Driving Impressions – April 2014

Broadening horizons (and save the manuals!): 2014 Ford Mustang V6 Coupe

By Greg Cavanaugh

Back in the days of the original pony cars, this V6-automatic-equipped Mustang would have been referred to as the “secretary’s car.”   It wasn’t necessarily a dig, but was certainly meant to note that the big V8 pony cars were for the male gear heads and the V6s, for women.   Well, times have changed.  Not only is this V6 Mustang likely faster than a lot of the V8 versions that came before it, it’s also civilized enough to make sense as a daily commuter.  With good fuel economy, a decent ride and a relatively affordable price, you no longer need to buy a Mustang only if you are interested in sporting performance.

Gallup Journey Mustang

While the all new 2015 Mustang (due to arrive later this year) is receiving all the buzz, that doesn’t mean the current Mustang isn’t worth any less of its own buzz.  Using Ford’s excellent 3.7-liter V6 making 305 hp and 280 lb-ft of torque mated to a 6-speed automatic, Ford has made good use of this powertrain in everything from the F150 to the Mustang you see here.  I liked the powertrain in an F150 I drove a year or two ago and it’s only better in the lighter, smaller Mustang.   Being that this is a new car off the lot, I can’t do a 0-60 test, but a quick Internet search shows you can hit the mile-a-minute mark in solidly less than 6 seconds.   The V6 Mustang is plenty quick both off the line and out on the open road while still returning an EPA 19 city / 31 hwy / 23 combined MPG. Opting for the 6-speed manual would greatly increase the fun factor, but unfortunately the manuals are a dying breed.  If you’re serious about a Mustang though, do yourself (and the world) a favor and have the dealer order you one with a manual!  The base Mustang is a nice blend of ride comfort and handling.  Even riding on rather tall all-season tires, the Mustang has plenty of grip for typical canyon carving and feels sporty when you start to push it just a little.  Day to day, the ride is more than tolerable, which was a pleasant surprise.

It’s not easy to forget that you’re in a 2-door coupe when driving the Mustang.  A low seating position, high beltline, squat windows and a long hood, heighten the sensation of driving a sports car.  One friend referred to the seating position as “sitting in a lazy boy.”  It’s not uncomfortable, but certainly a change from the upright seating position of today’s SUVs, CUVs and trucks.  The overall design of the interior, and the gauge cluster in particular, has a retro flair.  Storage is pretty much nonexistent except for the requisite center cup holders (which I imagine would be a bit cumbersome with the manual transmission). Given that it’s basically a 2-seater (the rear seats are mostly for show), the Mustang has a surprisingly useable and good size trunk.  If the back seats were used for storage, the Mustang would make a decent road trip car for a couple of people.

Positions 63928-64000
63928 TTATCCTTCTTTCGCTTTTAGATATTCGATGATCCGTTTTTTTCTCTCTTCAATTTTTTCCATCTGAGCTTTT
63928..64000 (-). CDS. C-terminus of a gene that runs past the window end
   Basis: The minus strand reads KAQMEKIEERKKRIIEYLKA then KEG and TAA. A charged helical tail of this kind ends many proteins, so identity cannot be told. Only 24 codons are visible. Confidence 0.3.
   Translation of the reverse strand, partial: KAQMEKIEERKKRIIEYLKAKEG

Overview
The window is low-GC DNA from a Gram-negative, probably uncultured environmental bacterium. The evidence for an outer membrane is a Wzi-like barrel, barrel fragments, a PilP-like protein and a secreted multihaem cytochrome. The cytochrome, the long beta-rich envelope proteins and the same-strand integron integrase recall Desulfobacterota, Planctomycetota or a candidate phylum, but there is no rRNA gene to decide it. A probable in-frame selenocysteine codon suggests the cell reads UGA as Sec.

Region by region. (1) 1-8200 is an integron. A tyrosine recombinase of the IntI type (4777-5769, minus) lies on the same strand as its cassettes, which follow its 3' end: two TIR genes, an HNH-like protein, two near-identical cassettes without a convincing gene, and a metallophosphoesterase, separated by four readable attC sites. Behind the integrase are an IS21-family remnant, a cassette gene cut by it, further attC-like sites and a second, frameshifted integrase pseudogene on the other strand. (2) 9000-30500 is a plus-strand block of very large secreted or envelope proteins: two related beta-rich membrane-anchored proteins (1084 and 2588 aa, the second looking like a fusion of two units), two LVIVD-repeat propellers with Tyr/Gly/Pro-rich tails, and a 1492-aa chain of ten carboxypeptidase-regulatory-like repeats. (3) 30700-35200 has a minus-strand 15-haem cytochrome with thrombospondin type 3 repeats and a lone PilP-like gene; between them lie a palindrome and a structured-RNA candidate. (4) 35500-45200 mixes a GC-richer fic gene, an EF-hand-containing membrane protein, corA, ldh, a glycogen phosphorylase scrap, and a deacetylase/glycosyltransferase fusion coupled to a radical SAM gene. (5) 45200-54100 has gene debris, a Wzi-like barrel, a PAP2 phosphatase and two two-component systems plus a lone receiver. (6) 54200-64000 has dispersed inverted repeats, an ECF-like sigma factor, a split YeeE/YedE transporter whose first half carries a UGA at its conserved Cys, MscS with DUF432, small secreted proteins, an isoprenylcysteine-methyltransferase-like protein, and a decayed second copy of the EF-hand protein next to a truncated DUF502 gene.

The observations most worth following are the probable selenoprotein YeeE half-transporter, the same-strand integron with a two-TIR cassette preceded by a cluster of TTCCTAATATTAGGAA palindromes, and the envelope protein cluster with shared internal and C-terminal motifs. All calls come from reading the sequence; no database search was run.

I’ve found that when it comes to the exterior styling of the Mustang, people often love it or hate it.  This tester’s optional stripes do add some flair and the window tint gives a less rental-grade appearance.  I particularly like the tail of the Mustang with its 3 vertical brake/tail/turn lights and, even without a spoiler, the abrupt cut of the rear gives an aggressive profile. Safety regulations have demanded higher and higher pedestrian safe front ends that have not been kind to sports cars.  In pictures the Mustang’s nose comes off as a bit tall and pronounced, but in the metal, it looks good.

With a base price of $22,200, and a very reasonable $2,800 in options (namely Ford’s Sync system), the as-tested price of this Mustang V6 coupe comes in at a moderate $25,880. (Given the Mustang can be priced all the way up to 60K with the GT500, this seams a steal at a third the price!) What I was most impressed by with the V6 Mustang was just how good it was at being an everyday car.  If you don’t need the practicality of a sedan, checking out the Mustang may just add some much needed sport into your everyday commute.

*As always, a big thanks to Anna, Sal, Steve and the folks at Gurley Ford for making this test drive possible*

**Check out the Mustang and other test drives in Gallup by visiting my YouTube channel: Gallup Journey Test Drives**



VEHICLE TYPE: front-engine, rear-wheel-drive, 4-passenger, 2-door coupe

PRICE AS TESTED: $25,880, BASE PRICE: $22,200

ENGINE TYPE: DOHC 24-valve V-6, aluminum block and heads, port fuel injection

Displacement: 227 cu in, 3726 cc
Power: 305 hp @ 6500 rpm
Torque: 280 lb-ft @ 4250 rpm

TRANSMISSION: 6-speed automatic

Wheelbase: 107.1 in
Length: 188.5 in
Width: 73.9 in Height: 55.8 in
Curb weight: 3530 lb

EPA city/highway driving: 19/31 mpg (23 mpg combined)

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